Personalities | The Rolling Stones | Sixties | Rock
In its classic line-up, featuring singer-songwriter Mick Jagger (born 26 July 1943), guitarist/songwriter Keith Richards (born 18 December 1943), guitarist/multi-instrumentalist Brian Jones (1942–69), bass player Bill Wyman (born William Perks, 24 October 1936) and drummer Charlie Watts (born 2 July 1941), what came to be acclaimed and self-proclaimed as ‘The World’s Greatest Rock’n’Roll Band’ first achieved success and notoriety as a loutish, parentally disapproved blues rock counterpoint to the equally contrived happy-go-lucky image of The Beatles.
Blues And Jazz Beginnings
Having first met as South London schoolboys, Jagger and Richards were reintroduced to one another at the start of the 1960s by mutual friend Dick Taylor, with whom London School of Economics student Jagger played in a blues outfit named Little Boy Blue and The Blue Boys. Richards subsequently joined the band, and he and Jagger also made guest appearances for Alexis Korner’s Blues Incorporated, befriending its drummer Charlie Watts as well as erstwhile member Brian Jones.
A high school dropout with a penchant for fathering illegitimate children and a passion for jazz and the blues, Jones was trying to form a band of his own when he met Jagger and Richards. He had already recruited keyboard player Ian Stewart, and within a short time Mick and Keith joined the fold, along with Dick Taylor on bass and future Kinks drummer Mick Avory. Having previously recorded a demo tape that was rejected by EMI, the band made its debut at London’s Marquee Club on 12 July 1962, as The Rollin’ Stones, a name that Brian adapted from the Muddy Waters song ‘Rollin’ Stone Blues’. Nevertheless, Taylor was a guitarist rather than a bass player, and within a few weeks he quit – later forming The Pretty Things – and was replaced by Bill Wyman who, although several years older than his new colleagues, reportedly got the gig because he had his own amplifier. When Mick Avory also left the band, his place was taken by Tony Chapman (who had actually drummed on the aforementioned EMI-rejected demo), but this association did not work out and in January 1963 the Stones recruited jazz aficionado Charlie Watts.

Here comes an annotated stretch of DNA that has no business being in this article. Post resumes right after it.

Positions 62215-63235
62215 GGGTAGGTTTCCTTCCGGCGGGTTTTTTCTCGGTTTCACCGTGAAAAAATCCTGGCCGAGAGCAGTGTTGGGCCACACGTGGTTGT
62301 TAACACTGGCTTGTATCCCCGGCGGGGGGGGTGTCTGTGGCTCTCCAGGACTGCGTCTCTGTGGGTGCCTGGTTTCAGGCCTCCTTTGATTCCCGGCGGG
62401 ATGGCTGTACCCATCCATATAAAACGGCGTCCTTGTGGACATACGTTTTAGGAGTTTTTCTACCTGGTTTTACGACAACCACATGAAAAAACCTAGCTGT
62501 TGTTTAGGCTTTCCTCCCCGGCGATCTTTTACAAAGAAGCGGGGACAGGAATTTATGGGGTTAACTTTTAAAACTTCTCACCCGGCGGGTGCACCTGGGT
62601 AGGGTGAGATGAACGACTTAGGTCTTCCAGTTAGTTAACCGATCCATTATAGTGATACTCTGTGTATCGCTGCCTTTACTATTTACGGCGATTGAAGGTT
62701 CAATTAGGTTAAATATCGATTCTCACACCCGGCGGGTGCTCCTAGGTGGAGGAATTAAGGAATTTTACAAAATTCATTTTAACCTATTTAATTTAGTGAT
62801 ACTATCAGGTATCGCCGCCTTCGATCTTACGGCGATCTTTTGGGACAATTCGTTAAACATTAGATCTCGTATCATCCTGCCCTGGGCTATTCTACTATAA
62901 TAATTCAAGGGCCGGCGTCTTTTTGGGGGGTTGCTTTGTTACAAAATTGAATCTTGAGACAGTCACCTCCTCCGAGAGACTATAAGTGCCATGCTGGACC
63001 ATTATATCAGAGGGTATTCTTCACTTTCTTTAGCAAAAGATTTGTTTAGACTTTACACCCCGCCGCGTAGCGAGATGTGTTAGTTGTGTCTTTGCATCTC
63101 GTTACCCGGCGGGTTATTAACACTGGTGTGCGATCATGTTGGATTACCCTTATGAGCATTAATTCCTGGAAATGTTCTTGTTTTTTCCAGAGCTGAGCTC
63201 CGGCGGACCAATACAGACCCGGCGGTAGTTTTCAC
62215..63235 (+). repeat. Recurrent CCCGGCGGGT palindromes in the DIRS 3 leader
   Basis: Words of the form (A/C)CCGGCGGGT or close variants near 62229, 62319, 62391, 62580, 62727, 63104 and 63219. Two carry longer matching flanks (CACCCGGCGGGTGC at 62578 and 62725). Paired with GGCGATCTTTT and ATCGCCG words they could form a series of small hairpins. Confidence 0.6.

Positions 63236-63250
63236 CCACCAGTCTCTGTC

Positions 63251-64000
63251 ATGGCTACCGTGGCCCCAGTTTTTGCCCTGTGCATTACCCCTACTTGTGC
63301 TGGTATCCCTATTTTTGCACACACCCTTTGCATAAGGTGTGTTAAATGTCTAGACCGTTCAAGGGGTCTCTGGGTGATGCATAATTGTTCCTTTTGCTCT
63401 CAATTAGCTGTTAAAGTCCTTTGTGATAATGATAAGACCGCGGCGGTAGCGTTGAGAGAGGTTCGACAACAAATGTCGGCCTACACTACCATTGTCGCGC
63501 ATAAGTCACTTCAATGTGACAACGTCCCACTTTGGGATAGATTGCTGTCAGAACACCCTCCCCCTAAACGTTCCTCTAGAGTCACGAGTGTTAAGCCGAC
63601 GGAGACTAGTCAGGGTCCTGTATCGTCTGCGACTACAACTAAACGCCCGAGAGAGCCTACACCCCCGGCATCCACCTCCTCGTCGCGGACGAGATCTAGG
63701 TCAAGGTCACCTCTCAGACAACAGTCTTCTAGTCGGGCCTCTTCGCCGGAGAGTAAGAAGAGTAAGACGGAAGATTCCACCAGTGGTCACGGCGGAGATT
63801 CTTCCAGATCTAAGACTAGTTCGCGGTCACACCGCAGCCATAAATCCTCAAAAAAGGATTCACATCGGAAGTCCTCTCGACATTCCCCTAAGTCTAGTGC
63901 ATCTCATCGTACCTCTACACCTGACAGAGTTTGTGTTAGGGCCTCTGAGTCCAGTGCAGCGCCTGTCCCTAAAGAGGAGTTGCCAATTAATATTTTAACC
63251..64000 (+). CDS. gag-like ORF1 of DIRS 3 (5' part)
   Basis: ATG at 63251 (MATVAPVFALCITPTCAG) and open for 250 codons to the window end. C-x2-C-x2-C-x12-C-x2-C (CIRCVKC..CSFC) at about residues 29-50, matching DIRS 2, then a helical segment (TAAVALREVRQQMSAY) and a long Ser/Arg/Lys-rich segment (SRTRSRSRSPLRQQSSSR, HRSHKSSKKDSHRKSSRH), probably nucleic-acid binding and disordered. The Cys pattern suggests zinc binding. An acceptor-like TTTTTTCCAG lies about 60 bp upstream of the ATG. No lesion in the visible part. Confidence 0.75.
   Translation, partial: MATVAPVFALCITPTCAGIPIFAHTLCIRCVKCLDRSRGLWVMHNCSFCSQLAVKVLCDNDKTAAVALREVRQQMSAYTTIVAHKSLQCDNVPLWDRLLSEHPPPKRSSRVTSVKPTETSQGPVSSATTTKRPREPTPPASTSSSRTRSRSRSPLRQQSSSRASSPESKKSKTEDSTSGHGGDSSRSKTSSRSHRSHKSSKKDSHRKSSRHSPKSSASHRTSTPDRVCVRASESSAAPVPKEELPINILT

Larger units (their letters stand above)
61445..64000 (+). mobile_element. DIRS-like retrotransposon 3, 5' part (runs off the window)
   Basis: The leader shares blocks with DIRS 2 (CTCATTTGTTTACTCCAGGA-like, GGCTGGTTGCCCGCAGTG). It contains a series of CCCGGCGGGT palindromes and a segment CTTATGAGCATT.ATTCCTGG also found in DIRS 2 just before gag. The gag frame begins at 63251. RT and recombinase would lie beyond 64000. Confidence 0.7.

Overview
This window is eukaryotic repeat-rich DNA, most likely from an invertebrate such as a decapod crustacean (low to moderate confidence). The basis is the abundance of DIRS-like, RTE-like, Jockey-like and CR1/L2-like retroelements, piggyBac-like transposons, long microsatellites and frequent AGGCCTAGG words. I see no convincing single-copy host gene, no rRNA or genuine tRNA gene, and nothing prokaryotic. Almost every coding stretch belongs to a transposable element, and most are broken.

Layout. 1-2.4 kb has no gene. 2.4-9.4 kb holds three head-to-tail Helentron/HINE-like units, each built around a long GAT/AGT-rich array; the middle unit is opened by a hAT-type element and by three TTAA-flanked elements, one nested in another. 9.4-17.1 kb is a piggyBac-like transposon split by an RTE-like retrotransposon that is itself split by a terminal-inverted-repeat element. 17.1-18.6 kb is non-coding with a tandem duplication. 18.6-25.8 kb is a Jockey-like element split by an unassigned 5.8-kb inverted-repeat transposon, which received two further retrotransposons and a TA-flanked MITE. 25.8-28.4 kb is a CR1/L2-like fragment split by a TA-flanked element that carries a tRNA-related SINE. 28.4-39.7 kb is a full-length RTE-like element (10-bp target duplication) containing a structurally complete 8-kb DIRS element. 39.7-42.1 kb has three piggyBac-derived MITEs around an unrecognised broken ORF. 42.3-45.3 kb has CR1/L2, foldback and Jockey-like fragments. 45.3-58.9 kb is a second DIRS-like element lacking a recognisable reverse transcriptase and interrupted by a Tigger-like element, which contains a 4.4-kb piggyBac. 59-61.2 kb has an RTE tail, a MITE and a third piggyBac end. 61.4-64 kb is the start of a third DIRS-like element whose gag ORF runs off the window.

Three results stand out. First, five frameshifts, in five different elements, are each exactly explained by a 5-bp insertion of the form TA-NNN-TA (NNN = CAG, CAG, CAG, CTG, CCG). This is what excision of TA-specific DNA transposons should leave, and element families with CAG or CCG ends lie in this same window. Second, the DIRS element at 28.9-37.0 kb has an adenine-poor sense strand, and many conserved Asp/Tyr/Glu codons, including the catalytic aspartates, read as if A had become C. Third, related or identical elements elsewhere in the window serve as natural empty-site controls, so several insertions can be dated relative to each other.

Bad Boy Image
Dates at venues such as Ken Colyer’s Studio 51, the Ealing Jazz Club and Eel Pie Island coincided with an eight-month residency at Giorgio Gomelsky’s Crawdaddy Club, located inside the Station Hotel in Richmond, South London. It was here that, in April 1963, The Stones were checked out by a sharp young wheeler-dealer named Andrew Loog Oldham and signed to a management contract. Previously a publicist for Beatles’ manager Brian Epstein, Oldham knew little about music but everything about promotion, and after The Stones secured a record contract with Decca on the strength of a recommendation by George Harrison to A&R executive Dick Rowe (who had once made the fateful decision of turning down The Fab Four), Oldham immediately forced conservative-looking Ian Stewart out of the official line-up – staying on as a roadie and contributor on keyboards...
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